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Suspected political assassination rocks Lebanon

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Suspected political assassination rocks Lebanon


It is feared tensions could rise in Lebanon after the killing of an anti-Syrian MP in an apparent car bomb attack. Antoine Ghanim, a member of the Maronite Phalange Party, died along with at least seven others when his car exploded in a mainly Christian area of Beirut. Ghanim was a member of the governing coalition. His death has reduced the bloc’s majority to just three and comes a week before Lebanese MPs are due to meet to elect a new president – by tradition, a Maronite Christian. The opposition has been pushing for a compromise candidate to be chosen. One political analyst said the attack was a “strong message to the anti-syrian ruling coalition not to go against the wishes of the opposition.”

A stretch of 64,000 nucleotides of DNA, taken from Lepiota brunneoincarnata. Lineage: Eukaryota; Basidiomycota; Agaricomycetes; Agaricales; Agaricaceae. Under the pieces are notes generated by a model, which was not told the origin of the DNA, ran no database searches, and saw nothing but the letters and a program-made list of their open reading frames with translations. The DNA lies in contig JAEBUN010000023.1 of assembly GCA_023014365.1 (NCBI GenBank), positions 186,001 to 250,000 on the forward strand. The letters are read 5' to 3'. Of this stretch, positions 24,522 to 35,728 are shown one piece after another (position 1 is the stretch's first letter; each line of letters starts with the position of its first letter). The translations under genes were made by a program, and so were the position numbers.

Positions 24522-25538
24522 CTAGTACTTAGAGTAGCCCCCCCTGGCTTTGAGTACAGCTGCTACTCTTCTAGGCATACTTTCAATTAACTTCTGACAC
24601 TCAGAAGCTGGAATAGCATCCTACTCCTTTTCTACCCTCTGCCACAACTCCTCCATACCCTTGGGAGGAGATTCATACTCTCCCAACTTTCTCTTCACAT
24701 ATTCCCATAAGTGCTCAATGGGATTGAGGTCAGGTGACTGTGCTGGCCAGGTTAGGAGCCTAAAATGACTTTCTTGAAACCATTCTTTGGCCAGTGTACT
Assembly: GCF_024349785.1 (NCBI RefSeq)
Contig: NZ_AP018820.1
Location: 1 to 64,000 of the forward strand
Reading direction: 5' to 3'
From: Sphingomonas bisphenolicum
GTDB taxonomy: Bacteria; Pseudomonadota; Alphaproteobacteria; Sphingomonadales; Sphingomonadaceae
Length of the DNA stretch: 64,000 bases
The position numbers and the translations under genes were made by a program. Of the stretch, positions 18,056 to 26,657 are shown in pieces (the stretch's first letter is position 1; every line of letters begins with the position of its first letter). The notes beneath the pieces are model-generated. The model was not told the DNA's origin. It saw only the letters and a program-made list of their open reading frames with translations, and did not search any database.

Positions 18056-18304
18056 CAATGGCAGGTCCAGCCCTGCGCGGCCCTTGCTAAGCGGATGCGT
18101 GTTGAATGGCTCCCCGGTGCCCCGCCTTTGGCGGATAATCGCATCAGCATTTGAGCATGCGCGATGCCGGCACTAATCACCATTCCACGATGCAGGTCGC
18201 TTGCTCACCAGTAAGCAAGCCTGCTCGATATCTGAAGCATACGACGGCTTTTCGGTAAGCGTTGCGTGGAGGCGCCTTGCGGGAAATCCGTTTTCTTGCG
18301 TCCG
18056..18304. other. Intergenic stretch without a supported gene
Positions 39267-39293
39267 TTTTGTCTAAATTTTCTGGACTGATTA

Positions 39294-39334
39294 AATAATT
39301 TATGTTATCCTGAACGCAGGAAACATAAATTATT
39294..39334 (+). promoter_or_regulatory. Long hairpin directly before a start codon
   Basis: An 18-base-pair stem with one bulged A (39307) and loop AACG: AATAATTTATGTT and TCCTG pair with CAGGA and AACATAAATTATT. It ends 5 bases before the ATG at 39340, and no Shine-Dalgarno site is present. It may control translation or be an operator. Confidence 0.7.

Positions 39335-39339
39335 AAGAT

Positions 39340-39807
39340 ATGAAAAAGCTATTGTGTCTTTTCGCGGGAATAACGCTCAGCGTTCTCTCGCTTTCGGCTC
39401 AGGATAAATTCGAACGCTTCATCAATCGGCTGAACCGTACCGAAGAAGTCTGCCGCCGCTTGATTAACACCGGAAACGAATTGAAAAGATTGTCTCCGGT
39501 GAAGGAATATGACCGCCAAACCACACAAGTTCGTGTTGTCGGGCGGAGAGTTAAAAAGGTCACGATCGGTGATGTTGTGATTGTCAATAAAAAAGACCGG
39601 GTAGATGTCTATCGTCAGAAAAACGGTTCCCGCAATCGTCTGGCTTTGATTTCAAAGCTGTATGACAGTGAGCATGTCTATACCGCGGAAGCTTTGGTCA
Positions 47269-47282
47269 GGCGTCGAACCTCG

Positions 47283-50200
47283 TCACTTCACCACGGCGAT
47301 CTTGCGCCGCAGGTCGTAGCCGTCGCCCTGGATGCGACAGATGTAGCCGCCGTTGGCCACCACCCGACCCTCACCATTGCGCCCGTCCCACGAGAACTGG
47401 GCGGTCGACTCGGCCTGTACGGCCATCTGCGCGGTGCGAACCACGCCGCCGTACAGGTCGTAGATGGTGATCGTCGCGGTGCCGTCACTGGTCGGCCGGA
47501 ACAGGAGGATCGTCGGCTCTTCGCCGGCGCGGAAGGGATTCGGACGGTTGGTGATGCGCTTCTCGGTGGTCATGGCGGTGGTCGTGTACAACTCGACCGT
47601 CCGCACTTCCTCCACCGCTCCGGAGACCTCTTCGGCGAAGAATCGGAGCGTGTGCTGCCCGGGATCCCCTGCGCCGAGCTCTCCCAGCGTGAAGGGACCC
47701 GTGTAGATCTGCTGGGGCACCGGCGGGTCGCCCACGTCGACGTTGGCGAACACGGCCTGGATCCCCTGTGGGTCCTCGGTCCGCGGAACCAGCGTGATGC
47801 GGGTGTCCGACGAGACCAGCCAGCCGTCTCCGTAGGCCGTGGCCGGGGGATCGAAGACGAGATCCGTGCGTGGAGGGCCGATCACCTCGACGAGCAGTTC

Minister Marwan Hamadeh said that given such clear intelligence and technical ability, the bombing was clearly the work of Damascus: “Once more, the Syrian regime is using its terrorist skill to assassinate the MP belonging to the Lebanese Independant Movement majority.”

The EU, US and UN strongly condemned the attack. The Phalange party leader Karim Bakradouni urged the country to show its grief: “We call on all Lebanese across the whole country to go on general strike on Thursday and consider it a day of national mourning.”

Six other high-profile anti-Syrian figures have been killed in Lebanon since the assassination of the former Prime Minister Rafik Hariri in 2005. Damascus has strenuously denied any involvement in the killings.

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